C. DeGrandis & DeGrandis

The accountant Defendants move to dismiss Plaintiffs' complaint against them for lack of personal jurisdiction and improper venue. Fed.R.Civ.P. 12(b)(2) &(3). The Northern District of Illinois has jurisdiction over a non-resident defendant if the state courts of Illinois would have such jurisdiction. Jamlik v. Days Inn of Mount Laurel, 74 F. Supp.2d 818, 820 (N.D. Ill. 1999). The Illinois long-arm statute allows courts to exercise jurisdiction to the fullest extent consistent with due process under the state and federal constitutions. 735 ILCS 5/2-209(c); RAR, Inc. v. Turner Diesel, Ltd., 107 F.3d 1272, 1276 (7th Cir. 1997). The Illinois Long-Arm statute provides that any person, whether a resident or non-resident of Illinois, will be subject to jurisdiction "as to any cause of action arising from. . . the transaction of any business within this state." 735 ILCS 5/2-209(a)(1). The Plaintiffs allege that the accountant Defendants prepared their tax returns over a ten-year period. The accountant Defendants' preparation of the Plaintiff tax returns falls within the scope of Illinois' long arm statute because they transacted business within the state — by 1) conferring with the Illinois Plaintiffs on the phone; 2) preparing Illinois tax returns; 3) establishing an Illinois trust on behalf of the Plaintiffs; and 4) meeting with the Plaintiffs in Illinois regarding the accounting services they provided.

Still, due process requires that a defendant must establish minimum contacts with the state such that the maintenance of the suit does not offend "traditional notions of fair play and substantial justice." International Shoe Co. v. Washington, 326 U.S. 310, 316, 66 S.Ct. 154 (1945). Specific jurisdiction exists where the defendant has "purposefully directed" his activities at residents of the forum state and when the claim results from injuries that arise out of or relate to the contacts with the forum state. Burger King Corp. v. Rudzewicz, 471 U.S. 462, 475, 105 S.Ct. 2174 (1985). Crucial to this analysis is showing that the defendant should "reasonably anticipate being haled into court" in the forum state. World-Wide Volkswagen Corp. v. Woods, 444 U.S. 286, 297, 100 S.Ct. 559 (1980). Here, the accountant Defendants purposefully engaged in an ongoing business relationship with the Plaintiffs by serving as their accountants for a ten-year period. By doing business in Illinois, the Defendants could reasonably anticipate being haled into court on any matter related to that business. See Heritage House Rest. v. Continental Funding Group, Inc., 906 F.2d 276, 281 (7th Cir. 1990) (relationship based on telephone and mail contacts may meet minimum contacts requirements). Plaintiffs' claims against the Defendants relate directly to their performance as the Plaintiffs' accountants. The mere fact that the accountant Defendants performed the bulk of their services in Ohio rather than Illinois is insufficient to demonstrate that they are not subject to this Court's jurisdiction. The motion to dismiss for lack of jurisdiction is DENIED.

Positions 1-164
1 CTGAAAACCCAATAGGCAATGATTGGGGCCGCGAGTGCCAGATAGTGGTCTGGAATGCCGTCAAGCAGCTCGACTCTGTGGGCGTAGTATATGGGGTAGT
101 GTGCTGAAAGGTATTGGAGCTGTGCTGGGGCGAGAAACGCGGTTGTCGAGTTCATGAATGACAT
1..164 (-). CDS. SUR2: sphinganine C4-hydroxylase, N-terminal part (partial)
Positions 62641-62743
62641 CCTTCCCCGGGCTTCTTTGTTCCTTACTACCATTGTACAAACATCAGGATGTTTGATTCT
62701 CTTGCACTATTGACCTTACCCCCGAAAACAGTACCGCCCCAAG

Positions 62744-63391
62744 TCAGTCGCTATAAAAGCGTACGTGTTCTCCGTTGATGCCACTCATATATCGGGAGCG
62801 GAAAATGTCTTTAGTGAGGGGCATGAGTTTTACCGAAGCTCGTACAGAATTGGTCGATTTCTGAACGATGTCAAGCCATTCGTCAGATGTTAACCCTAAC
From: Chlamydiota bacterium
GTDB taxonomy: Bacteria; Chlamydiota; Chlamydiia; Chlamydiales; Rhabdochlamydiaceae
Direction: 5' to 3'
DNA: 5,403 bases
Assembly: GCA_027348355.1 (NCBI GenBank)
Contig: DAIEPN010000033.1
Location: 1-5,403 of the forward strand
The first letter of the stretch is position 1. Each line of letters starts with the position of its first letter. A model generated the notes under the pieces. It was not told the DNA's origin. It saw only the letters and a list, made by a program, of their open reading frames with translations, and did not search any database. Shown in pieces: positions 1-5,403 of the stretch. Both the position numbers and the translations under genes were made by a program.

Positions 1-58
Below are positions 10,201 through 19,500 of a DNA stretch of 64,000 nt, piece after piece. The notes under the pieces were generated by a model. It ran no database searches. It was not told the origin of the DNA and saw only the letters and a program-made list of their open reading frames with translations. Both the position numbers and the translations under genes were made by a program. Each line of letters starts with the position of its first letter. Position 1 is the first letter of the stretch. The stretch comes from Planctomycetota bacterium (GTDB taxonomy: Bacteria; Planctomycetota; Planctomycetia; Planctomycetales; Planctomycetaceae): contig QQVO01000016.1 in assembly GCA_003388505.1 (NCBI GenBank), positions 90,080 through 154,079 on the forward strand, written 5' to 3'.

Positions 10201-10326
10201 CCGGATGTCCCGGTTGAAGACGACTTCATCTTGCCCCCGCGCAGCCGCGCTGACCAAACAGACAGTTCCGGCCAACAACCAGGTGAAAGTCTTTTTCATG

The accountant Defendants also move to dismiss the claims against them for improper venue. Fed.R.Civ.P. 12(b)(3). Venue under 28 U.S.C. § 1391 (b) is proper when "a substantial part of the events or omissions giving rise to the claim occurred" in the Plaintiffs' chosen venue. Plaintiffs argue that a substantial part of Gruttadauria's fraudulent scheme occurred in Illinois because Gruttadauria held himself out as a resident of Lake Forest, Illinois, Plaintiffs sent their investment monies to the Chicago offices of the broker-dealer Defendants, and Gruttadauria sent them falsified account statements to their homes in Illinois. Venue is appropriate in a securities case where a defendant causes false or misleading information to be transmitted into a judicial district. See Egan v. Duell, No. 88 C 4388, 1989 WL 36206, *3 (N.D. Ill April 13, 1989); 15 U.S.C. § 78 (aa). Thus with respect to Gruttadauria and the broker-dealer Defendants the Northern District of Illinois is an appropriate venue. But the Plaintiffs' claims against the accountant Defendants do not arise under the Securities Exchange Act, and venue must be proper for each of the Plaintiffs' claims. See Egan, 1989 WL 36206, at *3-4; 28 U.S.C. § 1391 (b) (venue is proper only in a district where "a substantial part of the acts or omissions giving rise to the claim" occur). The Plaintiffs allege that the accountant Defendants failed to discover Gruttadauria's scheme, not that they participated in it. Plaintiffs' attempt to bootstrap the venue of the accountant Defendants upon the actions of Gruttadauria is therefore inappropriate. Plaintiffs also argue that the filing of their Illinois tax returns is a substantial part of the events or omissions giving rise to their complaint because it was the "necessary final act performed" by the Defendants in Illinois. But § 1391 requires that the events giving rise to the claim occur within the judicial district in which the suit is brought. The suit is brought in the Northern District of Illinois, but tax returns are filed in Springfield, Illinois, which is in the Central District of Illinois. Thus, the mere act of filing tax returns cannot serve as a basis for venue in this case.